Alström syndrome: a paradigm for diffuse fibrosis and clinical progression
© Edwards et al; licensee BioMed Central Ltd. 2013
Published: 30 January 2013
Alström syndrome (ALMS) is a rare autosomal recessive genetic disorder characterised by progressive endocrine disarray, sensorineural deficit, cardiac, renal, and hepatic abnormalities. Idiopathic infantile dilated cardiomyopathy (CMP) is common, presenting acutely in 45% of individuals and recurs or develops de novo in 65% of adolescents with high rates of morbidity and mortality. Myocardial fibrosis has been demonstrated at post-mortem and on MRI with patchy diffuse late gadolinium enhancement (LE) in an older cohort of ALMS patients. We hypothesise that subclinical diffuse fibrosis in young patients with ALMS precedes any change in conventional parameters of ventricular function or overt scarring on LE.
Septal myocardial ECV was increased in female ALMS compared to male ALMS (0.27 +/- 0.02 vs. 0.31 +/- 0.02, p<0.05). Septal myocardial ECV was increased in ALMS compared to controls (0.26 +/- 0.02 vs. 0.29 +/- 0.03, p<0.05). Three male older ALMS patients (mean 43 +/- 5 years vs. 27 +/- 10 years) all without a history of infantile CMP, had patchy diffuse LE in non-coronary artery territories with an increased ECV compared to remote "normal" myocardium (ECV 0.41 +/- 0.08 vs. 0.27 +/- 0.03, p<0.05). There were no differences in mean LV mass, LV ejection fraction or LA volume between ALMS and controls. Increased septal myocardial ECV correlated with a reduction in lateral and septal TDI systolic velocities (r = -0.82, p<0.05, r = -0.81, p<0.05). NT-BNP was not correlated with septal ECV but was increased in patients with LGE (median 178 pmol/L vs. 44 pmol/L).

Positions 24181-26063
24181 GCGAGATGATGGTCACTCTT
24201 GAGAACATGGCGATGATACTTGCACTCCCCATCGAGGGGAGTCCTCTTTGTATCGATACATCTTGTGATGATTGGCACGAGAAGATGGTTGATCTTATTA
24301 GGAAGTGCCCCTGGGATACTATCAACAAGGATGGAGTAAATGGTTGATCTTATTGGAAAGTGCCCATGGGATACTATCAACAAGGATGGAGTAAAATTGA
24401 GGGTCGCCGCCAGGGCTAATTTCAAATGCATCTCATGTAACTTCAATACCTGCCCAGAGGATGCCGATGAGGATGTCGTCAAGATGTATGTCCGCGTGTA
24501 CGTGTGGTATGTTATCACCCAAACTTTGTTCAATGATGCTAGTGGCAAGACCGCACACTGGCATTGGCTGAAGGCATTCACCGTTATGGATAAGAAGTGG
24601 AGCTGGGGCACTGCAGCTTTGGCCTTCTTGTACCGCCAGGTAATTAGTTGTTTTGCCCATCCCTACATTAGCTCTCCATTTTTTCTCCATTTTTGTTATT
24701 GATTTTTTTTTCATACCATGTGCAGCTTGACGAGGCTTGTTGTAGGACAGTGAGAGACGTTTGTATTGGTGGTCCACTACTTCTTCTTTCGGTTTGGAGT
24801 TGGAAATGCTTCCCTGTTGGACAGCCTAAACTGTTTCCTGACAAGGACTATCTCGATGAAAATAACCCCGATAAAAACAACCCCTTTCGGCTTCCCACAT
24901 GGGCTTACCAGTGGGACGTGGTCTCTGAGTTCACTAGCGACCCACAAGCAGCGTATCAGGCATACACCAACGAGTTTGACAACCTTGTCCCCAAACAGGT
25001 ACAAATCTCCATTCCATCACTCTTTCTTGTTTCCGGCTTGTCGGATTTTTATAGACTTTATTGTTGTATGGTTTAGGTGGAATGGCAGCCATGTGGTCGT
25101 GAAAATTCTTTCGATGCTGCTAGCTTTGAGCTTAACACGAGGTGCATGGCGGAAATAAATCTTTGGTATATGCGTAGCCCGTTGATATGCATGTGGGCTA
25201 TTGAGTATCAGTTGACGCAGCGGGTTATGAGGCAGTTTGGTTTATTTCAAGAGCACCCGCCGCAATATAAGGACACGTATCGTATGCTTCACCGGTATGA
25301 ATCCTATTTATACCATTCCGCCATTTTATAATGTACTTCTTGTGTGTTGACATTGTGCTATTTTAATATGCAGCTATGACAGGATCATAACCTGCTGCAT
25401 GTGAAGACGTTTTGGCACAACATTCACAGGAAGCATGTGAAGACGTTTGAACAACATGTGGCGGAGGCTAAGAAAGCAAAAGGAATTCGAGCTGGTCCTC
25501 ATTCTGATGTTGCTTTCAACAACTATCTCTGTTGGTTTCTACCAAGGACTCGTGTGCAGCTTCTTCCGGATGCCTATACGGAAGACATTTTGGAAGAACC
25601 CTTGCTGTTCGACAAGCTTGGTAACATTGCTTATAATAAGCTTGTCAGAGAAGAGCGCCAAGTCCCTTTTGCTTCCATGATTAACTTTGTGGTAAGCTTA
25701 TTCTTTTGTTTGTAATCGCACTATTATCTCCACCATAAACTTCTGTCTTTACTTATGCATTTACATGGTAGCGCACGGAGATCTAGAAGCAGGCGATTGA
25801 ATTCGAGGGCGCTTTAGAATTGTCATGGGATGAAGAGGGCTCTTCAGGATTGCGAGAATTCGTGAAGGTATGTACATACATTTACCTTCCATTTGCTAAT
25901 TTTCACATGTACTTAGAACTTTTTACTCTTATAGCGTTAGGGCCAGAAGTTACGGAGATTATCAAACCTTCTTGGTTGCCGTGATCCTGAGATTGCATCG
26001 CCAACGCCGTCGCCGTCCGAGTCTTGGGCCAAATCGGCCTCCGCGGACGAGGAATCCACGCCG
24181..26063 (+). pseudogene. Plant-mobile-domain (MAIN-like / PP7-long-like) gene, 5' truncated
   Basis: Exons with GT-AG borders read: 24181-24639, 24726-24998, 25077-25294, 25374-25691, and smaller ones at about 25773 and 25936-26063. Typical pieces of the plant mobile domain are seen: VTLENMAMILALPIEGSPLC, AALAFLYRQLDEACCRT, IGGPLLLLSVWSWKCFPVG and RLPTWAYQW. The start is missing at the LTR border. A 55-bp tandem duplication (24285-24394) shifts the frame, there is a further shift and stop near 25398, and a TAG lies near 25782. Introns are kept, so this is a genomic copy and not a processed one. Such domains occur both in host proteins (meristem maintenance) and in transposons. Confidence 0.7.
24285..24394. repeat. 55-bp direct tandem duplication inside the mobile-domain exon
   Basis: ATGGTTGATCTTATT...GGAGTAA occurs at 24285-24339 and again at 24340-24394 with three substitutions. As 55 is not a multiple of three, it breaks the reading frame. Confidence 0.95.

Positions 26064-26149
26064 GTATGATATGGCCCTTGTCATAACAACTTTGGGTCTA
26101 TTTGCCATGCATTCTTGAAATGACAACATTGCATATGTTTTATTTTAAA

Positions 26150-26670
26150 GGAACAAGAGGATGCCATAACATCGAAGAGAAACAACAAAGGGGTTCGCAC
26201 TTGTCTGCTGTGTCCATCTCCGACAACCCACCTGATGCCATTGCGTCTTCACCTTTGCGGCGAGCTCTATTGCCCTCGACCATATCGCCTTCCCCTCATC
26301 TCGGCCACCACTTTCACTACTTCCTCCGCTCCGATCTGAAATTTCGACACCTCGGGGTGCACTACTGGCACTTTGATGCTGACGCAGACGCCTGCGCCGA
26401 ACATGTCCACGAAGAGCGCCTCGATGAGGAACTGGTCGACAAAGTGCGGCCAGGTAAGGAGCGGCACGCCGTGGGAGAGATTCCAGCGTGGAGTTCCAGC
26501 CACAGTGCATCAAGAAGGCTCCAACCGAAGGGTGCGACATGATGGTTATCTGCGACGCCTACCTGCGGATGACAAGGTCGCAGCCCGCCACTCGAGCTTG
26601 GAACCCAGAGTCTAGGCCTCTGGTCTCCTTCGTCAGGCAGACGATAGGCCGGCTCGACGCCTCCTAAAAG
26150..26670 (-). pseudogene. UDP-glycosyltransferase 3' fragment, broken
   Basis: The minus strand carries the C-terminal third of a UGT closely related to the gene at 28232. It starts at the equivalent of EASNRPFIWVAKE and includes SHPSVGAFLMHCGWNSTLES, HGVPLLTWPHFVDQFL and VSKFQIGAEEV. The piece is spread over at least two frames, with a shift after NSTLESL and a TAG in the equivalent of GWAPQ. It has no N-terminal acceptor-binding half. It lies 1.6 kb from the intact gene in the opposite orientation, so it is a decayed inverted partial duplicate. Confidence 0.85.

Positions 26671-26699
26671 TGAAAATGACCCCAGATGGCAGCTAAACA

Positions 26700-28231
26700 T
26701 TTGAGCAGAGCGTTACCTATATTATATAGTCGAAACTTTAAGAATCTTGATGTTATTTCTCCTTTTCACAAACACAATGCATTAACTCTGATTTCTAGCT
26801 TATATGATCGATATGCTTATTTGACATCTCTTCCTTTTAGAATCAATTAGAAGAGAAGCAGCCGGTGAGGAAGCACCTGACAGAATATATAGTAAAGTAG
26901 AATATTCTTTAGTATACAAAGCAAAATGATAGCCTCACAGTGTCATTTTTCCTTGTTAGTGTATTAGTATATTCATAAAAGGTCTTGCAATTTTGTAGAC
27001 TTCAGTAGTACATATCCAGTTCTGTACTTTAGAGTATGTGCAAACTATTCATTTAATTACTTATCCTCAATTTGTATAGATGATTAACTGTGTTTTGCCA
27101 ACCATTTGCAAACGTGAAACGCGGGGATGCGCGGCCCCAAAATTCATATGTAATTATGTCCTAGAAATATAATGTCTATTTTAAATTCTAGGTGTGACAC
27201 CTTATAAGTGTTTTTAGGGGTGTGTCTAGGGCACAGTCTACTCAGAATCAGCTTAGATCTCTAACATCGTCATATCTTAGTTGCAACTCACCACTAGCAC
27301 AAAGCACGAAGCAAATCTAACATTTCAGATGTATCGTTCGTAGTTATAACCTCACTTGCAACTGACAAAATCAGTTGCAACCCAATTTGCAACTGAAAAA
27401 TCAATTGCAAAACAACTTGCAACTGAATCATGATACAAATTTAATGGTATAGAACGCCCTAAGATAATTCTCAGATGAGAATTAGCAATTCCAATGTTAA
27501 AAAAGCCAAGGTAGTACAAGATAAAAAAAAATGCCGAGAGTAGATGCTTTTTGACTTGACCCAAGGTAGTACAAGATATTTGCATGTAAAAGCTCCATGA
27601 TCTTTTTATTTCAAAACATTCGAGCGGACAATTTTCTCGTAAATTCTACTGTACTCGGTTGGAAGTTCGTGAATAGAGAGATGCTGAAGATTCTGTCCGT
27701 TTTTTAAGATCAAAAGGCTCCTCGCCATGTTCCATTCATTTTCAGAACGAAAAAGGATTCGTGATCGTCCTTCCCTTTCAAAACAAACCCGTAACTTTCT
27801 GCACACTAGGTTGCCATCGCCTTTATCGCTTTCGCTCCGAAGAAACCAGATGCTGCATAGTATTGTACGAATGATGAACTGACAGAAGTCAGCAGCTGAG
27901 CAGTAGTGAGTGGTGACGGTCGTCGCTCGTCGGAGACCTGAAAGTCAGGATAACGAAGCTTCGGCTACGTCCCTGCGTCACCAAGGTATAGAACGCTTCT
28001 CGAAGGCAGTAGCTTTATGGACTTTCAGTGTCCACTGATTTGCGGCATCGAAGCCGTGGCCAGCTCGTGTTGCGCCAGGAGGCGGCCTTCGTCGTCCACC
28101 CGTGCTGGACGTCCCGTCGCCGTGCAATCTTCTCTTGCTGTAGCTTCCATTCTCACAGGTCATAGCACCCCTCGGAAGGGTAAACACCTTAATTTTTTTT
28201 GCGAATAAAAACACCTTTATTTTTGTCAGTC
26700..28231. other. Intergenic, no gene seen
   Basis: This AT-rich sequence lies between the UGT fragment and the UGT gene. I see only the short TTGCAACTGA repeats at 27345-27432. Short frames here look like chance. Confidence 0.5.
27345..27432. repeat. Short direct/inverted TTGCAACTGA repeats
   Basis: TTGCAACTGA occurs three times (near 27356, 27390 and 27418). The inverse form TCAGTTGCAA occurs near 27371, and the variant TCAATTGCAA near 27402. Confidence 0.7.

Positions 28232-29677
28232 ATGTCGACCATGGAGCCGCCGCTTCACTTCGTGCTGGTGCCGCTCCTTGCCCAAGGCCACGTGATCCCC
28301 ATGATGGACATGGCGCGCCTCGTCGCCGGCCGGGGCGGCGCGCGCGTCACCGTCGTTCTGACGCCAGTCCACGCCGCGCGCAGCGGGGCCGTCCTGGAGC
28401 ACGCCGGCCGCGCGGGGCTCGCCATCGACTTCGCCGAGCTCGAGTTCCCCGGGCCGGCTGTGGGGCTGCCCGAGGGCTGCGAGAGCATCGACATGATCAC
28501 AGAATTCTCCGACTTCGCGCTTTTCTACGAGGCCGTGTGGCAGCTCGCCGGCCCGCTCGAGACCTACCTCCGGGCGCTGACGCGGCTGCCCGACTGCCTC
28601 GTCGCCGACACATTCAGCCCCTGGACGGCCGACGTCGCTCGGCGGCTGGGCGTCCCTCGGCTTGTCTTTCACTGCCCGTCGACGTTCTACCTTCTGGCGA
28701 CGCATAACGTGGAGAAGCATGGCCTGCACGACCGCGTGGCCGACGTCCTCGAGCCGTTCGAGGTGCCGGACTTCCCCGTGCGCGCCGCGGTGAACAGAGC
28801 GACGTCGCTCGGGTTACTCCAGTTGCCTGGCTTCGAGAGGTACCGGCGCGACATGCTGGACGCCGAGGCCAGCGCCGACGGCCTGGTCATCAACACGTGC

Patients with ALMS demonstrate a spectrum of myocardial fibrosis, which correlates with reduced longitudinal contractility before changes in conventional markers of LV structure and function. This precedes a clinically significant increase in BNP that appears with overt LE and suggests that increased ECV may be a target for early modification of pharmacological therapy.
National Commissioning Group
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